Dockter says that those same two schools remain his two leaders, with Oregon currently sitting at third. But it is another northwest school who has interestingly stepped forward and given the offensive tackle his second firm offer: Oregon State. Dockter received a phone call from the Beavers last weekend, during the very final days during the May call period, and heard the good word.
In addition to these four Pac-10 schools, he says that his favorite schools under consideration are Colorado, Michigan State, Northwestern and Nebraska. He in particular notes that the Wildcats and Huskers have "started sending a lot more mail."
For most members of the 2004 high school class, now is a time of rest and relaxation. The phone is no longer ringing off the hook and most schools have adjourned for the summer doldrums. But Dockter and his high school teammates are holding a rather late two-week session of "spring" football in June. In addition, the academic standout took the SAT for the first time yesterday (6/7) and will take the ACT next Saturday (6/14). He scored a 1280 on the PSAT earlier in high school and says he is shooting for a 1350 on the SAT.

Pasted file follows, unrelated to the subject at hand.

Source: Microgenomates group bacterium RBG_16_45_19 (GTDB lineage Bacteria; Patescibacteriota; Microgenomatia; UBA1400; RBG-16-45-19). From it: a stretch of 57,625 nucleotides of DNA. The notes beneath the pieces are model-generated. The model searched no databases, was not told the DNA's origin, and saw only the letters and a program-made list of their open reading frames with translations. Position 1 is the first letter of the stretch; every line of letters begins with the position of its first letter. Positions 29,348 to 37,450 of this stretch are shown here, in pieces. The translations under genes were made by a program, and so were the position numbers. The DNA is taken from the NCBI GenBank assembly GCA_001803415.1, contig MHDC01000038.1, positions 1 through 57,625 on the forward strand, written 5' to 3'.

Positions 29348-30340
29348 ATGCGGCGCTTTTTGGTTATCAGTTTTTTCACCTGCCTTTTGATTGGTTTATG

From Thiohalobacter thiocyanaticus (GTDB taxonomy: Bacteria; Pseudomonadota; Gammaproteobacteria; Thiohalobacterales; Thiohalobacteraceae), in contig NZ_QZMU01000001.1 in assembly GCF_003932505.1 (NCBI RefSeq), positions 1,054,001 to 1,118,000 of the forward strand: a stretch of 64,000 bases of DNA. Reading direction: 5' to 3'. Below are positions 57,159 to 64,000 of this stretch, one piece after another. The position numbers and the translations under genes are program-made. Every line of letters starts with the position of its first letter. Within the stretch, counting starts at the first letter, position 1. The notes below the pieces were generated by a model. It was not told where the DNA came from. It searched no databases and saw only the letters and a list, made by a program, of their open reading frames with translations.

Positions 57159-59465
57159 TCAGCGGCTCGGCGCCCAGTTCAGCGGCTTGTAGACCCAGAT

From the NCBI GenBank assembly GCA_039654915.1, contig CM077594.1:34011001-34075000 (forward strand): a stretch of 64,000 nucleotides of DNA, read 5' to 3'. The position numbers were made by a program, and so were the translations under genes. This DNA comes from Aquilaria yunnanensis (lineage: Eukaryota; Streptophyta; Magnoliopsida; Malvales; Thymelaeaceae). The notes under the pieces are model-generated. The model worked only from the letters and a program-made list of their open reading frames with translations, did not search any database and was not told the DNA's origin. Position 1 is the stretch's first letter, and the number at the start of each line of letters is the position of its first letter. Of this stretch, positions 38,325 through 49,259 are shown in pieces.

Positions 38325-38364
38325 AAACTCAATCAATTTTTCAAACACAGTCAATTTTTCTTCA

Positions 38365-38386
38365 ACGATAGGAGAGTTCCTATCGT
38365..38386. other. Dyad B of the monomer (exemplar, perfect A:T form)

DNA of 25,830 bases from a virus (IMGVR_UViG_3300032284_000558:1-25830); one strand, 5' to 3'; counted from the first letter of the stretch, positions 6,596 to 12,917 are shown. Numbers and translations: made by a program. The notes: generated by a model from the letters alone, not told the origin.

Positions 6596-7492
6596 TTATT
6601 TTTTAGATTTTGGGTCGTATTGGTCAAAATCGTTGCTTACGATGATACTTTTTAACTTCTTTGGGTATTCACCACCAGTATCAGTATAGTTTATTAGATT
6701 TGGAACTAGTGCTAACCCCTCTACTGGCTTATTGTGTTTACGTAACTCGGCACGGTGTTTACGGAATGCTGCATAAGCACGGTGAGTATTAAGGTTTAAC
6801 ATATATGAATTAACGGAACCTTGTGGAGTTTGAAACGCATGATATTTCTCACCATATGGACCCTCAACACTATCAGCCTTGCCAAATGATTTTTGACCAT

Another notable update on the academic front is that Dockter has the Stanford admissions application in hand and is currently working through it. He says he plans on finishing it in the next couple weeks and bringing the completed packet with him to the Stanford football camp on June 26. "Coach [Steve] Morton has talked with me about the application stuff and explained that I need to be accepted by the University before I can accept a full scholarship," the rising Mukilteo senior reports. "I want to have the application done as soon as possible."